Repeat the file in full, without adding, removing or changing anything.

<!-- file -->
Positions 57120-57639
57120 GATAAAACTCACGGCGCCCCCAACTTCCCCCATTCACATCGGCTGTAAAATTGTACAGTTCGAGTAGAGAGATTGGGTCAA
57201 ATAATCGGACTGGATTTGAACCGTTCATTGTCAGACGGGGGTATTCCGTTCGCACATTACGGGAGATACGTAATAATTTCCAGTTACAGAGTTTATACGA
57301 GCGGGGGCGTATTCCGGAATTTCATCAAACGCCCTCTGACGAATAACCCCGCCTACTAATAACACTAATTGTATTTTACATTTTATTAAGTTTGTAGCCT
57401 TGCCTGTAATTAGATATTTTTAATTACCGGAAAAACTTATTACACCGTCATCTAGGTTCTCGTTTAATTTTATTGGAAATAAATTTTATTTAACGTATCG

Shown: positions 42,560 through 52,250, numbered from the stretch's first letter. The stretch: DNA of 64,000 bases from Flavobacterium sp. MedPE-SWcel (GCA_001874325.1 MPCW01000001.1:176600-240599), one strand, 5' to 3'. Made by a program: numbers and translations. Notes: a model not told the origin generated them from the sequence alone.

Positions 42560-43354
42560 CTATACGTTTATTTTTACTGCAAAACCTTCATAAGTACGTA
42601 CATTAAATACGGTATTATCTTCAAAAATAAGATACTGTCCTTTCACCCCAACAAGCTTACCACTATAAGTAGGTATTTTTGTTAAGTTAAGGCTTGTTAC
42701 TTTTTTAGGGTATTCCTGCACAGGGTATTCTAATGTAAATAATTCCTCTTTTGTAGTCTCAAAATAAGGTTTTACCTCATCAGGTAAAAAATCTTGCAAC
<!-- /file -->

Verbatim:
Positions 57120-57639
57120 GATAAAACTCACGGCGCCCCCAACTTCCCCCATTCACATCGGCTGTAAAATTGTACAGTTCGAGTAGAGAGATTGGGTCAA
57201 ATAATCGGACTGGATTTGAACCGTTCATTGTCAGACGGGGGTATTCCGTTCGCACATTACGGGAGATACGTAATAATTTCCAGTTACAGAGTTTATACGA
57301 GCGGGGGCGTATTCCGGAATTTCATCAAACGCCCTCTGACGAATAACCCCGCCTACTAATAACACTAATTGTATTTTACATTTTATTAAGTTTGTAGCCT
57401 TGCCTGTAATTAGATATTTTTAATTACCGGAAAAACTTATTACACCGTCATCTAGGTTCTCGTTTAATTTTATTGGAAATAAATTTTATTTAACGTATCG

Shown: positions 42,560 through 52,250, numbered from the stretch's first letter. The stretch: DNA of 64,000 bases from Flavobacterium sp. MedPE-SWcel (GCA_001874325.1 MPCW01000001.1:176600-240599), one strand, 5' to 3'. Made by a program: numbers and translations. Notes: a model not told the origin generated them from the sequence alone.

Positions 42560-43354
42560 CTATACGTTTATTTTTACTGCAAAACCTTCATAAGTACGTA
42601 CATTAAATACGGTATTATCTTCAAAAATAAGATACTGTCCTTTCACCCCAACAAGCTTACCACTATAAGTAGGTATTTTTGTTAAGTTAAGGCTTGTTAC
42701 TTTTTTAGGGTATTCCTGCACAGGGTATTCTAATGTAAATAATTCCTCTTTTGTAGTCTCAAAATAAGGTTTTACCTCATCAGGTAAAAAATCTTGCAAC